College students nationwide have plenty enough to stress them out. Difficult coursework, adjusting to living on their own, and paying for their education are just a few of the common stressors that college students routinely contend with.
But it's also important to begin to look to the future, and an integral part of this is establishing credit. As a former finance student only four years removed from my own experience, I put a lot of effort into all aspects of my personal finances, including building credit while in college.
This post will guide you on how to build credit as a college student.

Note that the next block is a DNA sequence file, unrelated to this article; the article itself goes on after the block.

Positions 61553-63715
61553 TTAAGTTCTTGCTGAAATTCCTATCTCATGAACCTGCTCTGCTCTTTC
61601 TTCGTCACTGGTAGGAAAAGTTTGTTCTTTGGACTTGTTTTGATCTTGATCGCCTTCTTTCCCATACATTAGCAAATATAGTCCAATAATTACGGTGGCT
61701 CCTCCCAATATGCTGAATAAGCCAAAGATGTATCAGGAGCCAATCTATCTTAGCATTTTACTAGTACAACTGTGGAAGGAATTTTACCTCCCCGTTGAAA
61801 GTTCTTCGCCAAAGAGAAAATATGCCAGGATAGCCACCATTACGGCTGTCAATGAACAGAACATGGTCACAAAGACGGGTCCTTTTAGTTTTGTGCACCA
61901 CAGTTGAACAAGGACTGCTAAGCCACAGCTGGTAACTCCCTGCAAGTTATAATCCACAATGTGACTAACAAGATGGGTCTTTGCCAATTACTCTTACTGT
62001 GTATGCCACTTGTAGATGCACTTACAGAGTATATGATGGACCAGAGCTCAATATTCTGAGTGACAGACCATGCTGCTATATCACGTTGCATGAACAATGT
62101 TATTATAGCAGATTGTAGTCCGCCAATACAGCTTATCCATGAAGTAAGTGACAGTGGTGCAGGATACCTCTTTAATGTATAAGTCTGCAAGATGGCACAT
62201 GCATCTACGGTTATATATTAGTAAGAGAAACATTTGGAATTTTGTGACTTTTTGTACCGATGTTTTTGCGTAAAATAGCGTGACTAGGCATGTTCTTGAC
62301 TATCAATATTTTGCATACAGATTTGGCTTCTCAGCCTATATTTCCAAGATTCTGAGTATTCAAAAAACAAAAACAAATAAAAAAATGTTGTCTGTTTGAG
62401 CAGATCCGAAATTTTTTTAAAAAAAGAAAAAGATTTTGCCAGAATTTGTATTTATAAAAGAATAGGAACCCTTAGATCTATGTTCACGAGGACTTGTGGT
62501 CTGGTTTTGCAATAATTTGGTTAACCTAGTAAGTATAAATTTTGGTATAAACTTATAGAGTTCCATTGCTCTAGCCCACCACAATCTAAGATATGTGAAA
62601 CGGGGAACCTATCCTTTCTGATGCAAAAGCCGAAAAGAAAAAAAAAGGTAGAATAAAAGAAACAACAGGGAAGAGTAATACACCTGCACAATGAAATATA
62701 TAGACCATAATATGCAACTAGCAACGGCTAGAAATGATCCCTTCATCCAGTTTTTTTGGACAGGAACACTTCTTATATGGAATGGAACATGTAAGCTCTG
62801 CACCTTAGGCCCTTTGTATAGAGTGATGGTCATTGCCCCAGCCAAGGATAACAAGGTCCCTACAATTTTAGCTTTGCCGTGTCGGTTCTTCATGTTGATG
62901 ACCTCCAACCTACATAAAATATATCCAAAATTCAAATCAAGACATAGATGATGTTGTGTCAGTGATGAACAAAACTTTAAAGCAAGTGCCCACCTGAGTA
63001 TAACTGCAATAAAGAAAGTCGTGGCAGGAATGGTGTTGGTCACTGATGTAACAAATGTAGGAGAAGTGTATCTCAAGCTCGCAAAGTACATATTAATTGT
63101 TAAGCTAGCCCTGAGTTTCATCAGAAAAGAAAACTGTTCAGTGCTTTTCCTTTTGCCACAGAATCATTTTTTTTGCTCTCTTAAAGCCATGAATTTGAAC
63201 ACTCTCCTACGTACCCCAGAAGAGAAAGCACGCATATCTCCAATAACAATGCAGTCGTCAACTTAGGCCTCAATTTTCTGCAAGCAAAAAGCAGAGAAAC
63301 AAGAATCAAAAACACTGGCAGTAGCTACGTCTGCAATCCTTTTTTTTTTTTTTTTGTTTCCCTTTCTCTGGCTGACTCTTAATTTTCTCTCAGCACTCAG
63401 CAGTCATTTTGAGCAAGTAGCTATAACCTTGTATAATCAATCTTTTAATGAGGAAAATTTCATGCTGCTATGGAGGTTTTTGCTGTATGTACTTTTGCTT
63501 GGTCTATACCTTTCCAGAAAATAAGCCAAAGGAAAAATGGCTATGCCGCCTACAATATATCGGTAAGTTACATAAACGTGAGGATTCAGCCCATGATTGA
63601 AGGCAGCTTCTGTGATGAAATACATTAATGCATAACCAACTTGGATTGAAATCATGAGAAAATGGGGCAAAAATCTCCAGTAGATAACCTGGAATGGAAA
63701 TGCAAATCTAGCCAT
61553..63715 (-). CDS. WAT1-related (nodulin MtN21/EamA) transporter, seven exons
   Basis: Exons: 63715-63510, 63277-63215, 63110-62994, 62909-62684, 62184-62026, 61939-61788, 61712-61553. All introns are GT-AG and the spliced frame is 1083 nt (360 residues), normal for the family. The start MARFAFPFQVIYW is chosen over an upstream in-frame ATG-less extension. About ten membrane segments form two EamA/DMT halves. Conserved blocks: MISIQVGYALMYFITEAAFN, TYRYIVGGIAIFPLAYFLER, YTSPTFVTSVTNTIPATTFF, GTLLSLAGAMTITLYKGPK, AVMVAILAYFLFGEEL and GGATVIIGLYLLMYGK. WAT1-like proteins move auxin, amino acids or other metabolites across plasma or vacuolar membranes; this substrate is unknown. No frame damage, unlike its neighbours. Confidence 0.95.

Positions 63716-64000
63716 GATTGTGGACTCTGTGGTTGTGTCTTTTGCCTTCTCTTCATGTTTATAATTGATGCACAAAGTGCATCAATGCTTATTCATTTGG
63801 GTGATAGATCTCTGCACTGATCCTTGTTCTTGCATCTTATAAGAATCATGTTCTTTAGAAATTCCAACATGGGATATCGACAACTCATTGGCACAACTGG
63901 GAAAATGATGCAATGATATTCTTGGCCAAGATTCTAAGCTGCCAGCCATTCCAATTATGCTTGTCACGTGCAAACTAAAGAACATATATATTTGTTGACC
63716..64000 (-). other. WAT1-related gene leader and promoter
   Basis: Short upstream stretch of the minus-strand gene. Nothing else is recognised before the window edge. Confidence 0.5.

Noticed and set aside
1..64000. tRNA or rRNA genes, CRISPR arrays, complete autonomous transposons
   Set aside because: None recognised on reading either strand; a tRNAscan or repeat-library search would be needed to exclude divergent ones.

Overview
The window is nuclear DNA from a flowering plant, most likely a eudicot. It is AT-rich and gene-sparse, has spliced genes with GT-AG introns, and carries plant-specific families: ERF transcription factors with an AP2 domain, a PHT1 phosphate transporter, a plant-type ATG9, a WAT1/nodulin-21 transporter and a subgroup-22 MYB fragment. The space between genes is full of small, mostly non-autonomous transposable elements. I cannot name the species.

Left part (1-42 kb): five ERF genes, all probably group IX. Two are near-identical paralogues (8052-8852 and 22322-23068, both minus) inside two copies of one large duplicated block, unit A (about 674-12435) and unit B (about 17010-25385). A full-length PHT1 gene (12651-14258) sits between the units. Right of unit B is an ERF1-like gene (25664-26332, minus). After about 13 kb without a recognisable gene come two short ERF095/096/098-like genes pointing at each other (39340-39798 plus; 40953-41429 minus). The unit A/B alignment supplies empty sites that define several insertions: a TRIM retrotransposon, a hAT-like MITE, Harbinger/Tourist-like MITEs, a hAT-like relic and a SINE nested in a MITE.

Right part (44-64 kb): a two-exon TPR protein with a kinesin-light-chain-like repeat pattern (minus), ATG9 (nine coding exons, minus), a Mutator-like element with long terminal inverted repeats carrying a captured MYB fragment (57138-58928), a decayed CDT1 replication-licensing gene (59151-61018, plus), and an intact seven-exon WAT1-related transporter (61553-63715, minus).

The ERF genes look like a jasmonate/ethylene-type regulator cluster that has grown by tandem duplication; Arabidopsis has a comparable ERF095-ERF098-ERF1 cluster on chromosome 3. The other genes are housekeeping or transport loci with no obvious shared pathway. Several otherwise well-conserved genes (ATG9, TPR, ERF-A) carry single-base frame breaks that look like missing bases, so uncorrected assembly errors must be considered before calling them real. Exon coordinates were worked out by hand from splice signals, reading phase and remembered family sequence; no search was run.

What factors determine your credit score?
Your credit score is determined by five main criteria:
Your payment history
The length of your history
Your credit mix
Let's take these one by one, and then we'll pivot and discuss the ways in which college students can increase their scores.
1. Your payment history
35% of your total score will be determined by analyzing your payment history, making this the single most important factor in the formula that determines your credit score. It is critically important to avoid missing any payments, since any missed payments will show on your report for as long as seven whole years.
2. Your credit utilization
Your utilization is the second most important component to the formula. Making up 30% of your FICO score, you'll want to avoid maxing out any credit cards you have. Generally, it is best practice to use less than 30% of your credit limit at any given point.